Lee: It looks different on the PDF’s. It’s actually a brown kraft. I picked it because it works well with the “Explanation of Professional Benefits” teaser copy.

CG: In your opinion, why is this package working so well for so long?

Lee: I’d have to say first that the official envelope works well with this audience. The prior control was very promotional. Second, we layered the information content. The “Explanation of Benefits” sheet highlighted the basic offer and what the program does; the brochure gave great depth of content. Third, a very clear and easy response form.

Easy to Work With… But
Determined to Get a Control

CG: Now that you see the package in print, if you could change anything about this package, what would that be and why?

Lee: There are always things to change, but here I would have pushed the client to spend more money on the brochure. Adding another panel would have given the copy more breathing room and dignity. The other thing was to try this in a 9” x 12” envelope.

CG: What’s it like to work with you on a project?

Lee: I stopped being an “angry young man” about 25 years ago. I’m a pussycat to work with – flexible, on-time on about 95% of my assignments, and almost always on-strategy. I found that being a nice guy helps business. BUT, if I feel that the client’s revisions are going to damage response, I’ll fight like hell.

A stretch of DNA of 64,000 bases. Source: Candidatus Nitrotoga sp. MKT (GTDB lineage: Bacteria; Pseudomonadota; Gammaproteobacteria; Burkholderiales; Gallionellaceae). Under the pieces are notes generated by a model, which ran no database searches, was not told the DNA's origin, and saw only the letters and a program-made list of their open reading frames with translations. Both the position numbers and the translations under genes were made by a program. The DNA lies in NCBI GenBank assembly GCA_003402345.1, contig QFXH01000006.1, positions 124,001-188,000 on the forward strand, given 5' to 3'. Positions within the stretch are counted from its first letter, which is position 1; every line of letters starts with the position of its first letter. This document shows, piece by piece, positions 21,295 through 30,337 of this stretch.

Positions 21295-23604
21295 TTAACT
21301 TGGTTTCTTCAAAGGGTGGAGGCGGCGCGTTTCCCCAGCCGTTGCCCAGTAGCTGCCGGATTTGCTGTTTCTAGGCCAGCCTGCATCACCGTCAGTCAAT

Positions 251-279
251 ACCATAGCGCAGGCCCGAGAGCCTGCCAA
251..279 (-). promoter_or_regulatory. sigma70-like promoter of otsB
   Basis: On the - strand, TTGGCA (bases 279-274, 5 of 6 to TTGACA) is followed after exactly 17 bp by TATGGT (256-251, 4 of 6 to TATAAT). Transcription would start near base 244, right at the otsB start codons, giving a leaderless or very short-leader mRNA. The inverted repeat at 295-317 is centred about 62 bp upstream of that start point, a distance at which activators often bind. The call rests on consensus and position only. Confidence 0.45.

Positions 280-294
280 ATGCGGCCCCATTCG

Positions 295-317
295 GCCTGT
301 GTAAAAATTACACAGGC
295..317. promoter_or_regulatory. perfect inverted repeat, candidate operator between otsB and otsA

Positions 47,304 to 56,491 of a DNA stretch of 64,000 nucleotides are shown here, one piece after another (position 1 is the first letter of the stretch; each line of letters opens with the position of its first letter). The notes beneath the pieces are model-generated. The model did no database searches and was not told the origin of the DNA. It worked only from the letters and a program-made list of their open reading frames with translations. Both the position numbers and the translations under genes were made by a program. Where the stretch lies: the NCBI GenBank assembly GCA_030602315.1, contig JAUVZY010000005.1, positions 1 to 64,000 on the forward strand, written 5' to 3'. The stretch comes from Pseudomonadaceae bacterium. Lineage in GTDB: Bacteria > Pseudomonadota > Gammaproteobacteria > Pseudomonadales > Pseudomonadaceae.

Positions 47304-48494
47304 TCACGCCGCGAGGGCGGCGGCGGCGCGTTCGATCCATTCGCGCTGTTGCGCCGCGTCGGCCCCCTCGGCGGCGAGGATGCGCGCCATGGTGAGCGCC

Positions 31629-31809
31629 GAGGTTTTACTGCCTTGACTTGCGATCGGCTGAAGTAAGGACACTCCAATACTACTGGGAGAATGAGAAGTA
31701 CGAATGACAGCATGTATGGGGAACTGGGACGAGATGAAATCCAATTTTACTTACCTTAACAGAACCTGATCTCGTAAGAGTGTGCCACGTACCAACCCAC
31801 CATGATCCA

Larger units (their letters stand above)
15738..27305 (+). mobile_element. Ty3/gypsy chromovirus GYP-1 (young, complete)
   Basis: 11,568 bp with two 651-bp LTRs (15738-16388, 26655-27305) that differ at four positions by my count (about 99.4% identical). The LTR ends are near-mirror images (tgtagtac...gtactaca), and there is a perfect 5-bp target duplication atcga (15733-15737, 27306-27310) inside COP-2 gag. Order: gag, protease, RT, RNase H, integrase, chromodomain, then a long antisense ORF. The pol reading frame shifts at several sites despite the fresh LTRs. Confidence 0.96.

CG: If you could choose another career besides copywriting, what would that be and why?

Lee: It’s a bit late in life now. When I turned 50, I seriously thought about going back to school and becoming a psychotherapist, but the psychologists I talked to told me I was crazy. And there was the very early dream of teaching American literature on the college level. And the never-ending dream of being a great American novelist.

CG: What advice would you give up-and-coming copywriters to help them learn their trade?

Lee: Study control packages. Figure out what makes them work by comparing them to packages going to the same market which have not worked. Same thing with email. Read the classics – Caples, Herschell Gordon Lewis, Rosser Reeves – because many of the principles still apply.